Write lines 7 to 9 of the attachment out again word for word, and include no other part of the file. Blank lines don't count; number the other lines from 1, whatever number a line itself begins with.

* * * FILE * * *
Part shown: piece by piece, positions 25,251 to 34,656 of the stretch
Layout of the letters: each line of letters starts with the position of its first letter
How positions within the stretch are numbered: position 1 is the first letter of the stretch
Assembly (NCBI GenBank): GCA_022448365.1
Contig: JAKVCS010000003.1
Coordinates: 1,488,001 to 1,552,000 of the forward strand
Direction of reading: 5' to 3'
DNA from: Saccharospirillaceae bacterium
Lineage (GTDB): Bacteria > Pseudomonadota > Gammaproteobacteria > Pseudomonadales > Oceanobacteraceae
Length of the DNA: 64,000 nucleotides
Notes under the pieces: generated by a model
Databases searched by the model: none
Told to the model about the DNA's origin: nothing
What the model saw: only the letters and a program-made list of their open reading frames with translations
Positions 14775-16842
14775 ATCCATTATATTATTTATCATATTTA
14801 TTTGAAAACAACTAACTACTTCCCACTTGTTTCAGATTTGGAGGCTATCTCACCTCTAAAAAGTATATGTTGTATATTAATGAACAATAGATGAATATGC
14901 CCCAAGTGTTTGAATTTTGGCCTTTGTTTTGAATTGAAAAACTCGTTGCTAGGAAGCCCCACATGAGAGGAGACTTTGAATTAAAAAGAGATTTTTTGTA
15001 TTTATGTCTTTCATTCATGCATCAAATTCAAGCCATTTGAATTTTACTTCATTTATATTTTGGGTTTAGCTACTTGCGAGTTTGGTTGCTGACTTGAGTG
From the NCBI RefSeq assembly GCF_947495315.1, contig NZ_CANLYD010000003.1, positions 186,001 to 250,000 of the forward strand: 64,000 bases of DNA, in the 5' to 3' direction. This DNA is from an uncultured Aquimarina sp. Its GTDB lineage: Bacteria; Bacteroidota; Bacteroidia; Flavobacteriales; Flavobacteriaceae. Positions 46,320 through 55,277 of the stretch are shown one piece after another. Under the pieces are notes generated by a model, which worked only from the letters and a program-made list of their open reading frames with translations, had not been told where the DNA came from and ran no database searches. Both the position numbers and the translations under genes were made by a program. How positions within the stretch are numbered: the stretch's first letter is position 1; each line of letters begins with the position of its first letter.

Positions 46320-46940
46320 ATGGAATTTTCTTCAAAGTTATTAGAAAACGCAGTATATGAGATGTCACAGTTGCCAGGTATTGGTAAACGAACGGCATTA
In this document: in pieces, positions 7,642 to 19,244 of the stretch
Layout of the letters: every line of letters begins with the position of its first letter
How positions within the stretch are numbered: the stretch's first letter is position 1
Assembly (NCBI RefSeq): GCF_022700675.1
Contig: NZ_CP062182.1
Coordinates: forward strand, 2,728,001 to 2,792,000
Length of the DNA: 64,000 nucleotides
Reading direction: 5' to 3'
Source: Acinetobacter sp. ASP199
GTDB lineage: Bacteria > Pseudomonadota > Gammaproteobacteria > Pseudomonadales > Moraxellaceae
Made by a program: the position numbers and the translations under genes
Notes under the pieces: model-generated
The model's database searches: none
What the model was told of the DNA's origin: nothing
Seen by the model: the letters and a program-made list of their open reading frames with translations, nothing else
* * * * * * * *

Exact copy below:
Direction of reading: 5' to 3'
DNA from: Saccharospirillaceae bacterium
Lineage (GTDB): Bacteria > Pseudomonadota > Gammaproteobacteria > Pseudomonadales > Oceanobacteraceae